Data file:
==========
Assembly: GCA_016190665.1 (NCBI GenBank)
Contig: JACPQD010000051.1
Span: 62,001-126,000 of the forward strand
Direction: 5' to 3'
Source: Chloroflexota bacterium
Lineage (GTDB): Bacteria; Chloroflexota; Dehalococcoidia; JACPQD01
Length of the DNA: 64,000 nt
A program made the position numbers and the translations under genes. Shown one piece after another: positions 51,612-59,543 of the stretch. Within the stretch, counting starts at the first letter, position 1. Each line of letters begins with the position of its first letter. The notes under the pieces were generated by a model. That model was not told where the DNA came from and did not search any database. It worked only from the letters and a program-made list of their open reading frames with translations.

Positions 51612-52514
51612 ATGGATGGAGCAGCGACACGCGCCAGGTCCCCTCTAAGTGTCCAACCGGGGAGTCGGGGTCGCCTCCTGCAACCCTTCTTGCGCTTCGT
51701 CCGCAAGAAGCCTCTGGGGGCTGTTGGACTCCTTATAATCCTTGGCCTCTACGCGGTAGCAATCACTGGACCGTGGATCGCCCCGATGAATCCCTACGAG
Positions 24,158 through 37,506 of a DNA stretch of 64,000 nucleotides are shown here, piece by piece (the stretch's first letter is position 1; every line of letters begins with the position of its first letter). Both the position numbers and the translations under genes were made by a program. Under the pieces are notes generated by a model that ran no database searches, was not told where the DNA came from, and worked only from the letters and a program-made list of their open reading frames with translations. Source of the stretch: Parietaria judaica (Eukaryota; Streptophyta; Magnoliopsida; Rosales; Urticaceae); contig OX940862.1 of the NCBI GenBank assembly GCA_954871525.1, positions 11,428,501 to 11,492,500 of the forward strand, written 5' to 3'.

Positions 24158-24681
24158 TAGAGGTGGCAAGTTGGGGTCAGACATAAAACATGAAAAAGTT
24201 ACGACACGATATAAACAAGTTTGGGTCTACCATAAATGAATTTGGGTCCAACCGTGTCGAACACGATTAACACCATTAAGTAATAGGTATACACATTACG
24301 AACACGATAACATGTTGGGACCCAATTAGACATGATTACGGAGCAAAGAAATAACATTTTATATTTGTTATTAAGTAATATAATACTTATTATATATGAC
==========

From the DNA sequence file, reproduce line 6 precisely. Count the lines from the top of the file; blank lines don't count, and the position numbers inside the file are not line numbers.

Lineage (GTDB): Bacteria; Chloroflexota; Dehalococcoidia; JACPQD01